Kamis, 23 Desember 2010

The Advantages and Disadvantages of Computer Technology in Second Language Acquisition

Cheng-Chieh Lai
PhD Student in Educational Leadership
Prairie View A&M University
College of Education
William Allan Kritsonis, PhD
Professor
PhD Program in Educational Leadership
Prairie View A&M University
Member of the Texas A&M University System
Visiting Lecturer (2005)
Oxford Round Table
University of Oxford, Oxford, England
Distinguished Alumnus (2004)
Central Washington University
College of Education and Professional Studies

ABSTRACT
The purpose of this article is to discuss the advantages and disadvantages of
computer technology for second language learning. Research findings indicate that
the use of computer has a positive effect on the achievement levels of second
language learners, but it still has its limitations and weaknesses, such as financial,
isolated, and knowledge required issues. The authors emphasize that we must
recognize both the advantages and disadvantages of using computers so we can get
the maximum effectiveness of technology to enhance second language learning.
inspired by the rapid development of technology from the 1980s, computer has now
become an influential component of second language learning pedagogy. Educators
recognize that utilizing computer technology and its attached language learning
programs can be convenient to create both independent and collaborative learning
environments and provide students with language experiences as they move through the
various stages of second language acquisition (Kung, 2002).
The purpose of this article is to discuss the advantages and disadvantages of computer technology applied in current second Language instruction. In second language
acquisition domain, Perrett (1995) has mentioned that if students are provided with the
opportunities to use language and learning strategies in the second language, and some
training or explanation in their application, they can develop these strategies through
exposure to and experience in the second language.” Therefore, explaining the
advantages and disadvantages of computer technology to teachers and students seems to
be necessary. Only after guiding, do teachers and students realize the benefits of
computer technology for second language acquisition, then they can apply computer
appropriately and join those computer assisted language learning programs by their own wills.

Advantages of CALL Programs
Educators (Jonassen, 1996; Salaberry, 1999; Rost, 2002) indicate that the current
computer technology has many advantages for second language learning. Computer and
its attached language learning programs could provide second language learners more
independence from classrooms and allowing learners the option to work on their learning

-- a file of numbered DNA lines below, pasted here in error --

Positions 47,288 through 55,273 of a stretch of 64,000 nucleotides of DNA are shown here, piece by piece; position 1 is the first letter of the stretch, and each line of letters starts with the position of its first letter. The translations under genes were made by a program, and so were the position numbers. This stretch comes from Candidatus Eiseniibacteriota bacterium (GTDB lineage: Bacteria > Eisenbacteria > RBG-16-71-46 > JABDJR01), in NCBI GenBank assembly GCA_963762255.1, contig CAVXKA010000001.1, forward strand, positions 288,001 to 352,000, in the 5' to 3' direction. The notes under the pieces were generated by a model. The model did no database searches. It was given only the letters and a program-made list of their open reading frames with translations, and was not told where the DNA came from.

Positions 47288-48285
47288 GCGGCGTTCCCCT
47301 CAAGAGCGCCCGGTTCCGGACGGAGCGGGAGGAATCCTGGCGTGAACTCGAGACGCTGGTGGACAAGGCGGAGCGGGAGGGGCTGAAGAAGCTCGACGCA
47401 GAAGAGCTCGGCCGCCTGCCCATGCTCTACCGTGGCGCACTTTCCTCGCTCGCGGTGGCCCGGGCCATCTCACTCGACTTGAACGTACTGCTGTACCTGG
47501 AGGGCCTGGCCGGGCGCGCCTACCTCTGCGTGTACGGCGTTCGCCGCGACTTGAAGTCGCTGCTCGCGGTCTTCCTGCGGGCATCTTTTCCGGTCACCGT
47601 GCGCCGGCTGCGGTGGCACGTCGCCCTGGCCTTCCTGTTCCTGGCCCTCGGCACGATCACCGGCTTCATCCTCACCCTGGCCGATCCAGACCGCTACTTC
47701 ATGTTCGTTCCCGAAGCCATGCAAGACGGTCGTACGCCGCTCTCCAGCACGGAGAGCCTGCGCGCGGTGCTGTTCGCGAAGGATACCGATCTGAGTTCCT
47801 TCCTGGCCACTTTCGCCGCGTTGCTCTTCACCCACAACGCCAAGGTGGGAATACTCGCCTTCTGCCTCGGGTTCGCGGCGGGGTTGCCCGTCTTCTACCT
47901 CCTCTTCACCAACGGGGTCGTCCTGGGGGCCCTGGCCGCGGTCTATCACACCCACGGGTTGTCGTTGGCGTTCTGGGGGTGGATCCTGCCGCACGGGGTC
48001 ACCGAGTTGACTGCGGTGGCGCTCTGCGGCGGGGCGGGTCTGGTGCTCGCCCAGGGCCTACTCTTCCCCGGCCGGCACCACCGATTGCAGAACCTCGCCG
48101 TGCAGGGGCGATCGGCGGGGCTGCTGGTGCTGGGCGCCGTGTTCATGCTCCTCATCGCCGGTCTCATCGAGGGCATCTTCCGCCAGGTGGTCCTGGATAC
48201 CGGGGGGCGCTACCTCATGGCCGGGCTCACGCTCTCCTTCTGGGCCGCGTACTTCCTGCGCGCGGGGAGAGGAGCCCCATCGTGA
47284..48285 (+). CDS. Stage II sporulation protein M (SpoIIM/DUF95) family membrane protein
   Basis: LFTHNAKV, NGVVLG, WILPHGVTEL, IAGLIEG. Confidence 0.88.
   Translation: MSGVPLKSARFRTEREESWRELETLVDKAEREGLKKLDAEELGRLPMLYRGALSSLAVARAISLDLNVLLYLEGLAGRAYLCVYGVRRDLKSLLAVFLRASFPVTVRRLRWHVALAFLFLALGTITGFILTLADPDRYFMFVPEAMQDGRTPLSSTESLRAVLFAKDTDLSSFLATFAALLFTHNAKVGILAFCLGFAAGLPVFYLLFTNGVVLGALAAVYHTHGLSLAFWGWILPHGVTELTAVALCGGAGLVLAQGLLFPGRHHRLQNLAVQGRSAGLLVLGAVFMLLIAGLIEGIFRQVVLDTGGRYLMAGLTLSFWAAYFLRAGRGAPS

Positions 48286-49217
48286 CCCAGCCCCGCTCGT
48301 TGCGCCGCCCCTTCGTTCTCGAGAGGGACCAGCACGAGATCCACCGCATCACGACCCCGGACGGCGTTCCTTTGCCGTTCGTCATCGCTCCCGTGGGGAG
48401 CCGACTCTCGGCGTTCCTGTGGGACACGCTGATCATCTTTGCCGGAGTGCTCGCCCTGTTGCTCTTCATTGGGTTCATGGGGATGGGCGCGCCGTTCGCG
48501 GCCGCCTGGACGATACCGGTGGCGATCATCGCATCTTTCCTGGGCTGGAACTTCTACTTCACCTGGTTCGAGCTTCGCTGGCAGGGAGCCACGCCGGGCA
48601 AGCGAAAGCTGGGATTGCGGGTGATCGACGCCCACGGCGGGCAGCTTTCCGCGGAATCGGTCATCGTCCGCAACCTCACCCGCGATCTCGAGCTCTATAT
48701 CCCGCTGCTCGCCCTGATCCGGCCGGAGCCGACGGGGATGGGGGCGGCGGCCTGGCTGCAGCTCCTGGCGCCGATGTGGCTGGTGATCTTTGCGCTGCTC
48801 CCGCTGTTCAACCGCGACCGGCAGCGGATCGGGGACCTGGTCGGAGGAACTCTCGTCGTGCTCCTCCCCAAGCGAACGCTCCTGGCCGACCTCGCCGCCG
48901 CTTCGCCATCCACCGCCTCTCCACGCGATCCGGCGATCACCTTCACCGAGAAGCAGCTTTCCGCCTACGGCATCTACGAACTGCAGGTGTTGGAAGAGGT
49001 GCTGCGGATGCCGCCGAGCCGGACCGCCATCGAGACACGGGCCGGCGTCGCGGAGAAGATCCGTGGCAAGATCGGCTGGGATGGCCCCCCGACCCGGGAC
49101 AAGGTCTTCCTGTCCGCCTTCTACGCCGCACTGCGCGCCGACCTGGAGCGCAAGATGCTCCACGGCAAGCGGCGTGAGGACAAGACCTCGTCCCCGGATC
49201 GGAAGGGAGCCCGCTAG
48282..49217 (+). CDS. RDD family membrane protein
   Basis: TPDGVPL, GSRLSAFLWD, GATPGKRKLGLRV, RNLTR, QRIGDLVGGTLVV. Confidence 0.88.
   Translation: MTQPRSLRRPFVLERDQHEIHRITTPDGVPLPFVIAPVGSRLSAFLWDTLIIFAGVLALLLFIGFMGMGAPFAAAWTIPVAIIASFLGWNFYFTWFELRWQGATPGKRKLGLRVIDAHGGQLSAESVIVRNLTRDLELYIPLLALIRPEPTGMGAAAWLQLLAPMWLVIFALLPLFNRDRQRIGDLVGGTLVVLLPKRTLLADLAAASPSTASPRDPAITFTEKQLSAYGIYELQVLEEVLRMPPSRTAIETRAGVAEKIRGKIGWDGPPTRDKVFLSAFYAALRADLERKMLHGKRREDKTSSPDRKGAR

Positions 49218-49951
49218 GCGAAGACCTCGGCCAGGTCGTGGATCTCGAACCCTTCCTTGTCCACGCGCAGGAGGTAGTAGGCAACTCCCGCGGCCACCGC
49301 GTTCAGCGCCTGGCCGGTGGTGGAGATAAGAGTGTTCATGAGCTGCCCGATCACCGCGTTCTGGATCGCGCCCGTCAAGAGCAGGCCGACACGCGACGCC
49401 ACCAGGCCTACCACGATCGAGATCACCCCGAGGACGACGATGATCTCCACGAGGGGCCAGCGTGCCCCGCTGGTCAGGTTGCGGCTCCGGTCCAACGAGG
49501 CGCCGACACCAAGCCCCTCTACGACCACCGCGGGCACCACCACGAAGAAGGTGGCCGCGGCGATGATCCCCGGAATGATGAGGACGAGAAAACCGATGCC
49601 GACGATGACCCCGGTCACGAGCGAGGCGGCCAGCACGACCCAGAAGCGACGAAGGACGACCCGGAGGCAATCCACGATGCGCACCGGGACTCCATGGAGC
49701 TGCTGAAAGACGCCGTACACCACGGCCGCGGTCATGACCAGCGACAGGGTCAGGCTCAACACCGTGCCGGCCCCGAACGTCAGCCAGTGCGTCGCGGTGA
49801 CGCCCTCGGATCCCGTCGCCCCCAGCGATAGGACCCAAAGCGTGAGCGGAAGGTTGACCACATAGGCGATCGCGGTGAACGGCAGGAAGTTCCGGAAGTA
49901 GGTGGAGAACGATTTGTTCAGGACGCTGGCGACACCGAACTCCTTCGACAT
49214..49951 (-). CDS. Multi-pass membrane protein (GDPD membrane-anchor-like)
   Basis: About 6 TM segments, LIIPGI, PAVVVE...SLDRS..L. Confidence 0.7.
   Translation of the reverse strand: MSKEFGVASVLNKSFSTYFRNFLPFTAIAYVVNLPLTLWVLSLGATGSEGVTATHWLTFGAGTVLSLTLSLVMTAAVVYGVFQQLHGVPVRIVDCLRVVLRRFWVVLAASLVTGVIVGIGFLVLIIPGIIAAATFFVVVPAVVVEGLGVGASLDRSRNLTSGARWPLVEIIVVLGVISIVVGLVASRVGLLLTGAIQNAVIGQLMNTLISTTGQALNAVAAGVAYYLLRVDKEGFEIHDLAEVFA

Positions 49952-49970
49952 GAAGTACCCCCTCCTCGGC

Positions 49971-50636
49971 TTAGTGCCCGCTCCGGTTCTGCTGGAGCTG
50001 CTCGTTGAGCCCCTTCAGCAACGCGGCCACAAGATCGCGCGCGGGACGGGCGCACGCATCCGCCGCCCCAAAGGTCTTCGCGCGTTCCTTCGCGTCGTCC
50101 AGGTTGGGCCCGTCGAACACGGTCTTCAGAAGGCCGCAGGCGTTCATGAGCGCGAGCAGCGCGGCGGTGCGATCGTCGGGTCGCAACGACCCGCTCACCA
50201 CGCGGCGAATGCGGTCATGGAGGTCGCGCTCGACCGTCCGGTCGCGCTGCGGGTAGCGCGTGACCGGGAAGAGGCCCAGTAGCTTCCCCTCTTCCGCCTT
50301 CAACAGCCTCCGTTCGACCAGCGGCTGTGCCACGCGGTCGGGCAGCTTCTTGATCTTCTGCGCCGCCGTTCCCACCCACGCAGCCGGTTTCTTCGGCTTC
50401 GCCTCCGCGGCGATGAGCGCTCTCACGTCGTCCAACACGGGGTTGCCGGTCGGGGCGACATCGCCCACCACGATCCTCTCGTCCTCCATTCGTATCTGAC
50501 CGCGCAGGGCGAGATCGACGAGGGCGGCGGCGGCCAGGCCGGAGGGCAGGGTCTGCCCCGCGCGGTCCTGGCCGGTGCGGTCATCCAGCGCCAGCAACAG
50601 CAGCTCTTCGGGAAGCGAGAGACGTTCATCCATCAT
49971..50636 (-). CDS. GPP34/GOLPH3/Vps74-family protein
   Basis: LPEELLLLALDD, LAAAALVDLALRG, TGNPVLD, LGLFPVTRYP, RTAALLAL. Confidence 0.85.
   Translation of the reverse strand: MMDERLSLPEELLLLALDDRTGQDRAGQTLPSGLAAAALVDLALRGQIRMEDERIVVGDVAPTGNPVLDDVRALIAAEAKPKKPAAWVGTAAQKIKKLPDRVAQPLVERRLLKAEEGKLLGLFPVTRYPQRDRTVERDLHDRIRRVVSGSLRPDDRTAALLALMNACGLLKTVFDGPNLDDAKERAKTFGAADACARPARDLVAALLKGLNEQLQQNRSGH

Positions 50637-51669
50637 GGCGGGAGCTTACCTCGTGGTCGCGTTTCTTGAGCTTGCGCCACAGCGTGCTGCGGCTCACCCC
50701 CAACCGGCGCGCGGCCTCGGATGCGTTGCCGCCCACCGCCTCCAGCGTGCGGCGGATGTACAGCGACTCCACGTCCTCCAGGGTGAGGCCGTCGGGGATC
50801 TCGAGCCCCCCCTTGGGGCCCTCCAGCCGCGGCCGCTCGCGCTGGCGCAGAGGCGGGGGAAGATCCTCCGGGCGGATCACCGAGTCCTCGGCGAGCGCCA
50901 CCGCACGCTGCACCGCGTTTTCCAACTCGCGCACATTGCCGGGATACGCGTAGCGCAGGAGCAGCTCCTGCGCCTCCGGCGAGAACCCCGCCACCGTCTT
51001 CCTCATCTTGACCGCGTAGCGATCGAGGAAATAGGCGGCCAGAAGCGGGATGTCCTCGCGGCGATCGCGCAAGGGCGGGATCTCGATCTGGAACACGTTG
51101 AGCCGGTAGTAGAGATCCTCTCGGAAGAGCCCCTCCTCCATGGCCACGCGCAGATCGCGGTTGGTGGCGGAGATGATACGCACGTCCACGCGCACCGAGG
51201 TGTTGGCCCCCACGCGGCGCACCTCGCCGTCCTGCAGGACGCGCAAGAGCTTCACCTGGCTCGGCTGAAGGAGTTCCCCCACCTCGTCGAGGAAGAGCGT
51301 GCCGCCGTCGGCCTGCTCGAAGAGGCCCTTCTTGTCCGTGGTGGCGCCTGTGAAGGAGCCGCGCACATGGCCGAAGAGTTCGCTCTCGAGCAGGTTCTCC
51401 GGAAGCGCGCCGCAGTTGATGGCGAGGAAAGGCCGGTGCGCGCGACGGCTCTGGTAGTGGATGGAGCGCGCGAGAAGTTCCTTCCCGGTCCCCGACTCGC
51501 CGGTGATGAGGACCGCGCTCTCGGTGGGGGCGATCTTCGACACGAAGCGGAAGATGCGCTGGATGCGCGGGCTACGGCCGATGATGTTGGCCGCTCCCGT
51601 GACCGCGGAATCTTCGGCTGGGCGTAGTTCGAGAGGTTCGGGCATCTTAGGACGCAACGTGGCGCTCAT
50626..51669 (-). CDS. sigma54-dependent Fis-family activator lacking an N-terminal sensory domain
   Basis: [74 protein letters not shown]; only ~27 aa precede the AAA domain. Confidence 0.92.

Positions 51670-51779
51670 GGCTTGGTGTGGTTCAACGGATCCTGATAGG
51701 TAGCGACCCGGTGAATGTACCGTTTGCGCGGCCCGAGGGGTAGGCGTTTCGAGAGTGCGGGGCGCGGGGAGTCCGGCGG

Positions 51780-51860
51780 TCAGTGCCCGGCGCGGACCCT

material at any time of the day. Once implemented, it can be expected that the cost for
computer technology is considerably lower than for face-to-face classroom teaching, and
when used in conjunction with traditional second language classroom study, students can
study more independently, leaving the teacher more time to concentrate effort on those
parts of second language teaching that are still hard or impossible by the computer, such
as pronunciation, work on spoken dialogue, training for essay writing and presentation
(Roger, 1996).
Lee (2000) further stated that the reasons why we should apply computer
technology in second language instruction, include computer and its attached language
learning programs can (a) prove practices for students through the experiential learning,
(b) offer students more the learning motivation, (c) enhance student achievement, (d)
increase authentic materials for study, (e) encourage greater interaction between teachers
and students and students and peers, (f) emphasize the individual needs, (g) regard
independence from a single source of information, and (h) enlarge global understanding.
Taylor (1980) also expressed that computer assisted language learning programs can be
wonderful stimuli for second language learning. Currently, computer technology can
provide a lot of fun games and communicative activities, reduce the learning stresses and
anxieties, and provide repeated lessons as often as necessary. Those abilities will promote
second language learners’ learning motivation. Through various communicative and
interactive activities, computer technology can help second language learners strengthen
their linguistic skills, affect their learning attitude, and build their self-instruction
strategies and self-confidence. According to Robertson et al. observation (1987), the
participants who joined computer-assisted language learning programs also had
significantly higher self-esteem ratings than regular students.
Today, with the high development of computer technology, computers can capture,
analyze, and present data on second language students’ performances during the learning process. As we know, observing and checking students’ learning progress are very
important activities to help students achieve their second language acquisition. When
teachers attempt to assess students’ learning progress, they can get the essential
information from a well-designed computer language learning programs and then offer
feedback tailored to students’ learning needs (Taylor & Gitsaki, 2003). In addition,
Students can get various authentic reading materials either at school or from home by
connecting to the Internet. And, those materials can be accessed 24 hours a day. In a word,
computer technology also provides the interdisciplinary and multicultural learning
opportunities for students to carry out their independent studies.
For learning interaction, Warchauer (2004) indicated that the random access to
Web pages would break the linear flow of instruction. By sending E-mail and joining
newsgroups, second language learners can also communicate with people they never met
before and interact with their own teachers or classmates. Shy or inhibited learners can be
greatly benefited through the individualized technology-learning environment, and
studious learners can also proceed at their own pace to achieve higher levels.
In particular, many concepts and cognitions are abstract and difficult to express
through language the language teaching area. It seems that computers can make up for
this shortage by using the image showing on the screen. Nunan (1999) reported that
“interactive visual media which computers provided seem to have a unique instructional
capability for topics that involve social situations or problem solving, such as
interpersonal solving, foreign language or second language learning” (p.26).
Both cognitive theorists and humanists all pointed out that practice experience is a
very important factor for people’s learning. Experiential theory educators believe that
learning is about making sense of information, extracting meaning and relating
information to everyday life and that learning is about understanding the world through